Hamentaschen are my madeleines.
I was invited to a Purim party yesterday, and in preparation, I asked my mom to send the recipe she got from my grandma, which she used to make at the Talmud Torah of Minneapolis, baking with “the auxiliary ladies” as my mom put it in an email when she sent me the Word doc earlier in the week. On Friday night, I set about making two thirds of the dough recipe — otherwise I would have ended up with something like 6 dozen cookies.
My mom used to bake these every year. I remember helping her roll them out, and snitching bits of the sugary dough. When I was older and in college, she sent me a package that arrived just before Purim every year: layers of beautiful golden triangles placed carefully on wax paper, in a rectangular cardboard box. I can’t remember if I shared them with friends. I am sure I did, but I feel equally sure I would have hoarded them for myself. Even after sending me some, Mom probably still had enough to share if she made the whole recipe!
The cookies are mostly sugar, flour and vegetable oil (to be parve, neither milk nor meat and therefore kosher for any meal). But the key to this recipe is a whole orange, grated in its entirety. I used small blood oranges (still kosher!); after knicking my thumb knuckle on the second one (not kosher!), I gave up and added some orange juice. I was afraid I hadn’t added enough flour, but after a night in the fridge, and a little extra flour while rolling it out, the dough melded. The result: the cakey sweet cookie I remember from my childhood.
And, just like synagogues or Hebrew spellings, the Jewish folks who brought dough to the party, held in a suburb of Stockholm with a bunch of American expats, each had a different recipe for their hamentaschen. Typiskt! (Typical!) We discussed the lost culinary arts of our grandparents and the joy of the Internet for rediscovering recipes — and the inevitability of making them our own, with our own modern eating habits. We used a prune and almond filling. The women from the East Coast used more lemon in their dough. My grandma’s (or rather, the Minneapolis Talmud Torah ladies’ auxiliary) recipe was too cakey for some.
But I love it. I brought what was left of my dough home and made hamentaschen of my own last night. I rolled out the dough a bit more thick than we had done at the party, and added apricot-and-date filling. Matt had his first hamentaschen ever last night and didn’t like it — the orange flavor was too surprising. I’m waiting to see if they will grow on him. And if they don’t, I will only be half disappointed: there will be more for me!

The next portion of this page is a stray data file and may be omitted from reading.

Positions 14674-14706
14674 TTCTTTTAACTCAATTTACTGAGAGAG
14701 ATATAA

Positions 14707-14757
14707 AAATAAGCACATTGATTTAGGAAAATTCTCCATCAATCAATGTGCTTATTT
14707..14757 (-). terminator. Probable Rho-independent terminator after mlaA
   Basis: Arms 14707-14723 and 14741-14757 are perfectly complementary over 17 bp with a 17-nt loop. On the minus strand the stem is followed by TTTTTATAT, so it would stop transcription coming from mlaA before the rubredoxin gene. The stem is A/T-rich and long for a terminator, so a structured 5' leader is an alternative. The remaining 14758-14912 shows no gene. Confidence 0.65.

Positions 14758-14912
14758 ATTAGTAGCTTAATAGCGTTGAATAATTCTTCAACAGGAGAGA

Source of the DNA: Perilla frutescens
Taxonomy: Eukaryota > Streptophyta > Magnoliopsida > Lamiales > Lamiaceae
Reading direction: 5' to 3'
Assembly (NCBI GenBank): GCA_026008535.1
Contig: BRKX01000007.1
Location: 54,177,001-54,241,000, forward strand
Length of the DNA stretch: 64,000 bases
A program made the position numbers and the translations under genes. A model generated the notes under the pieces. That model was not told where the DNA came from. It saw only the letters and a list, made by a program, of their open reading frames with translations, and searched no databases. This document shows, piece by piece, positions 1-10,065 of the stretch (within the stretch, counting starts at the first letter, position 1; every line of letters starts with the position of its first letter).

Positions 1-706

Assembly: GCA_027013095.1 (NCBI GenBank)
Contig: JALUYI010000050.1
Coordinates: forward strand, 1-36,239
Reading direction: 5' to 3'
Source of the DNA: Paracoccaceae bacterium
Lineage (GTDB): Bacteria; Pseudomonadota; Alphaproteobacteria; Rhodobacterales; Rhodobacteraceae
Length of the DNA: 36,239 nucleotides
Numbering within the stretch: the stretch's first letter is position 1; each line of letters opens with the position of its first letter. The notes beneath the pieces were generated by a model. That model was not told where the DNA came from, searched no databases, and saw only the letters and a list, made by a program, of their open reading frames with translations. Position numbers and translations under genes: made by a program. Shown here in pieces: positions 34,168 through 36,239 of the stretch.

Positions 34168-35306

However, I think he will come around. I got up before him this morning and made some coffee, and while I was waiting for it to brew, I bit into a hamentaschen from the stash on the counter. The orange-zested cookie and apricot-date filling melted in my mouth. I felt pleasantly homesick, with the first delicious bite.
[A note: Proust‘s mom was Jewish but never made him hamentaschen. Too bad.]
Here’s what I did:
4 eggs 1 1/2 tsps. vanilla
1 1/3 cups sugar 4 1/3 to 4 2/3 cups flour
1 cup oil (canola or safflower) 1 1/2 tbs. baking powder
2 small blood oranges, grated whole 1/2 tsp. salt
juice of 1/3 lemon
Beat the eggs and sugar together “until light yellow” (?); add oil “until sugar mixture is dissolved” (I thought about these directions for a while: I assume you mix the oil together with the egg-sugar goop to form an emulsion, and that the sugar already dissolved in the eggs, but I can’t figure out the chemistry here). Add the grated orange, lemon juice and vanilla (I added a splash of orange juice too).
I sifted the dry ingredients together into the wet mixture, about two cups at a time. The recipe directed, “Enough of the flour mixture has been added when the mixture no longer sticks to a finger poked into the dough,” but I never got it to that point. I put the still-slightly-sticky dough into the fridge to chill overnight (the recipe says 4 hours is enough, but overnight is best).
For the filling: I chopped up 10 dates and mixed them with about half a cup of apricot jam, lemon juice and lemon zest. When I ran out of this, I use some pear-and-ginger jam left over in the fridge with some crushed walnuts.
To make the cookies: Roll out a fist-sized lump of dough to about ¼” thickness. (Return the rest of the dough to the refrigerator to keep chilled.) Cut into 2” rounds using a flour-coated rim of a drinking glass. Forget the cookie cutters. Glasses are the way to go.
Place a rounded half teaspoon of filling in the center of each round and pinch the sides into a closed triangle. (That’s easier than it sounds. Sticky dough and filling can get in the way. My grandma and mom would make them perfectly pyramid shaped and closed at the top. Mine mostly ended up as isosceles triangles, gaping open in the middle.)
I love this sentence from the recipe: “Repeat process until dough and/or filling are depleted. (If run out of filling, can use jam mixed with chopped nuts.)” Merely depleted, not finished, mind you. That means there’s a liiiiiiittle bit left for you to eat raw.
Bake the cookies on a lightly greased pan at 350ºF for approximately 20 minutes (I baked mine in an oven with a fan, at 180ºC for 15 minutes — sorry to mix the temperature signs, but I’m in Sweden!). The cookies should be lightly browned on the bottom. Cool on racks, or stack on a plate and eat them warm right away, which is what I did.